Ghost Cat Partnerships in the Sky



At 12,000 feet oxygen molecules decrease by 40% per breath, but that's when the big cats come out to play. Living mostly above 12,000 feet Snow Leopards travel the 6000 kilometer range of the HImalayan mountains formed over 50 million years ago when the Indian and Eurasian plates merged to create such perilous mountains encompassed with sedimentary and metamorphic rock.

It is estimated that less than 4,000 snow leopards live across 12 countries in Central Asia. However, the numbers continue to decrease because of poaching, loss of habitat and human conflict. The snow leopards are wanted for their beautiful fur as well as teeth, claws and bones used in Asian medicines.

Kashmir World Foundation is pleased to announce a partnership with Quad-i-Azam University through a collaboration with Dr. Muhammad Ali Nawaz, Director of the Snow Leopard Foundation in Pakistan. In recognition for his incredible work with snow leopards in northern Pakistan, Dr. Nawaz was honored to be among the few selected for 2016's Whitley Award one of the most prestigious prizes in the world of nature conservation. (https://goo.gl/pqtpXK) Dr. Nawaz's work with snow leopards offers the best research data available of the high altitude cats in Pakistan.



The partnership came out of chance due to an Engineering student at National University of Science & Technology (NUST) Pakistan, Afeef Ahmed, contacted KwF about the Wildlife Conservation UAV Challenge. He was so inspired the integration of drones and artificial intelligence for the protection of endangered species that he wanted to help KwF establish a snow leopard partnership in Pakistan. He researched for about 6 months before he finally met with Dr. Nawaz in August 2016 to present the ideas KwF had on snow leopard conservation. Being a leading scientist Dr. Nawaz agreed to a web meeting with Princess Aliyah, KwF's Executive Director with a passion to find innovative solutions for wildlife conservation and protection of endangered species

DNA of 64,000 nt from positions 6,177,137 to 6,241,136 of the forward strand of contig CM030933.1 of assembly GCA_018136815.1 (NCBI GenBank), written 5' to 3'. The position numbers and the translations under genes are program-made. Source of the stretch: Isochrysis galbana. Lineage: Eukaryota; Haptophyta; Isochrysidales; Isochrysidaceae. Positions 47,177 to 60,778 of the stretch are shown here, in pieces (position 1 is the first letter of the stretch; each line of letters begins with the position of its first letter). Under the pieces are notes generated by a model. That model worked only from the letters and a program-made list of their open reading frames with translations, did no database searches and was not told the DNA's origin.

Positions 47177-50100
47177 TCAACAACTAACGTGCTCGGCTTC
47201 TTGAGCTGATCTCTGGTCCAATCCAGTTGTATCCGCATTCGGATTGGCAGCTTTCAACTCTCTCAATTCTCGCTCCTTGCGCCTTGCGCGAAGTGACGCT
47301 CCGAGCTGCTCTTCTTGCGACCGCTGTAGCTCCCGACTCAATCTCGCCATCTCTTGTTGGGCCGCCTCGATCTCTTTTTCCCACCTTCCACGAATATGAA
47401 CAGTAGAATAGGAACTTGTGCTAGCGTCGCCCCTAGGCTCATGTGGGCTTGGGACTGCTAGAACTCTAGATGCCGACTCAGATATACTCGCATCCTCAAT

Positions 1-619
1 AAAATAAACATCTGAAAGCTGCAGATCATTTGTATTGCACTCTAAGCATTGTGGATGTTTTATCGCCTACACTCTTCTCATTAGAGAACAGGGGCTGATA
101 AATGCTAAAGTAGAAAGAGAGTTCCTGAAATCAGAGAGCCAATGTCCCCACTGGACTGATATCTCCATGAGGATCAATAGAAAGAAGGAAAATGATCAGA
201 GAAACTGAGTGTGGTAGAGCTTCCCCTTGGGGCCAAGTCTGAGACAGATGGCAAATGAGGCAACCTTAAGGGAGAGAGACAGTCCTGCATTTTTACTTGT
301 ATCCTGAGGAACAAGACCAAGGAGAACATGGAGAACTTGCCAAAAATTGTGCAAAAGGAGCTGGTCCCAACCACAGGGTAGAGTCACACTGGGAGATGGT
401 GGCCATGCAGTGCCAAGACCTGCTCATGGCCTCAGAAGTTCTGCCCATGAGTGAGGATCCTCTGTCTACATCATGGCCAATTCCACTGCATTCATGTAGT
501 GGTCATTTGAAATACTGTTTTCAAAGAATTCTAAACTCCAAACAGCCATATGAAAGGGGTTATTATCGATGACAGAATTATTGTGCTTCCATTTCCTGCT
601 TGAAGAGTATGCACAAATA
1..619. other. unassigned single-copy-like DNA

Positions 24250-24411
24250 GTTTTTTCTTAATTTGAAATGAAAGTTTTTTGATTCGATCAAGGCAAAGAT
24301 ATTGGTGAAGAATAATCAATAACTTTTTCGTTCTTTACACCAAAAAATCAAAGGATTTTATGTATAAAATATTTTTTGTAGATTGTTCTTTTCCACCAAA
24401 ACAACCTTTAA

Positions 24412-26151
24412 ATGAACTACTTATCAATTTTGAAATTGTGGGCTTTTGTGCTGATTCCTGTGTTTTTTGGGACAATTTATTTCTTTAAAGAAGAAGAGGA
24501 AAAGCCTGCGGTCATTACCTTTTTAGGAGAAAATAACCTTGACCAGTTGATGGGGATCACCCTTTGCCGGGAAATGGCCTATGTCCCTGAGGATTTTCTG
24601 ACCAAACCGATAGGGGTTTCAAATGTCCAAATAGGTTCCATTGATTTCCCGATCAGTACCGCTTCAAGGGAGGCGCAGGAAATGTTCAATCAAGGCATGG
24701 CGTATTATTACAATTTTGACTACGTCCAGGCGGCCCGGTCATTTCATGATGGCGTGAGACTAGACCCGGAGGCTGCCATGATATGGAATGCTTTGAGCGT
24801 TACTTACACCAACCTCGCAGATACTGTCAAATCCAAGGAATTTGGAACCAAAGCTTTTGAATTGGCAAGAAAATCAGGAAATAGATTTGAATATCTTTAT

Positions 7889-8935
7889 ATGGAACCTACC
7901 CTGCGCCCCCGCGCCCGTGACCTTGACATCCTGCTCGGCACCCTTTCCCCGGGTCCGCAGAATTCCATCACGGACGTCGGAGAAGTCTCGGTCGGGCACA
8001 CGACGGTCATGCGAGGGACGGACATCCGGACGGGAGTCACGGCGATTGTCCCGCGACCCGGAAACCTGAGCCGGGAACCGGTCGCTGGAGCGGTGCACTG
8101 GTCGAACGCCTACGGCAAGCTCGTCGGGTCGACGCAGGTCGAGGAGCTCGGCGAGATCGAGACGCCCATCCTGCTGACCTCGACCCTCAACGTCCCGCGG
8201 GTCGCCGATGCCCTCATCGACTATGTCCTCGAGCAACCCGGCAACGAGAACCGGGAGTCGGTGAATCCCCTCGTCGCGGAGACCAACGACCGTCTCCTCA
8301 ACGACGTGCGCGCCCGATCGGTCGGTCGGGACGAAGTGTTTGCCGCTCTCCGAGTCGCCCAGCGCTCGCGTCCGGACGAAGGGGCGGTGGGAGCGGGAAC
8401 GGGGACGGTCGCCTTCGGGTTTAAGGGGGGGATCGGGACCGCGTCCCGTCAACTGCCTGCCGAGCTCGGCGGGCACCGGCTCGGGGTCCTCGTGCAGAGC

In June 2017, Dr. Nawaz met the KwF Drone Engineering Team Front Royal Virginia where Dr. Nawaz took his first drone flight. He immediately recognized the amount of time surveys with drones could provide along with many other benefits of aerial monitoring in snow leopard range.


The partnership will focusing on developing an APP to enter field data and synchronize with the central data base. Kashmir Robotics application of deep learning and computer vision will enhance the efficiency and reliability of interpreting images from camera traps, integrating unmanned aerial robotics to expand coverage, and provide persistent imagery of snow leopard habitats.

Kashmir Robotics will develop & deploy UASs in snow leopard habitats for 3D maps. Robotic aircraft have the potential to efficiently, consistently, and cost effectively monitor vast areas. Useful data can be collected and processed regularly to provide researchers and conservationist with a more comprehensive and immediate understanding of the situation. This data can provide new insight into species habitats and used to make informed decisions about resource allocation in the field.



The project will rely on the collaboration of scientists, engineers and local communities. The four phases of the project each has it's own challenges and accomplishments.

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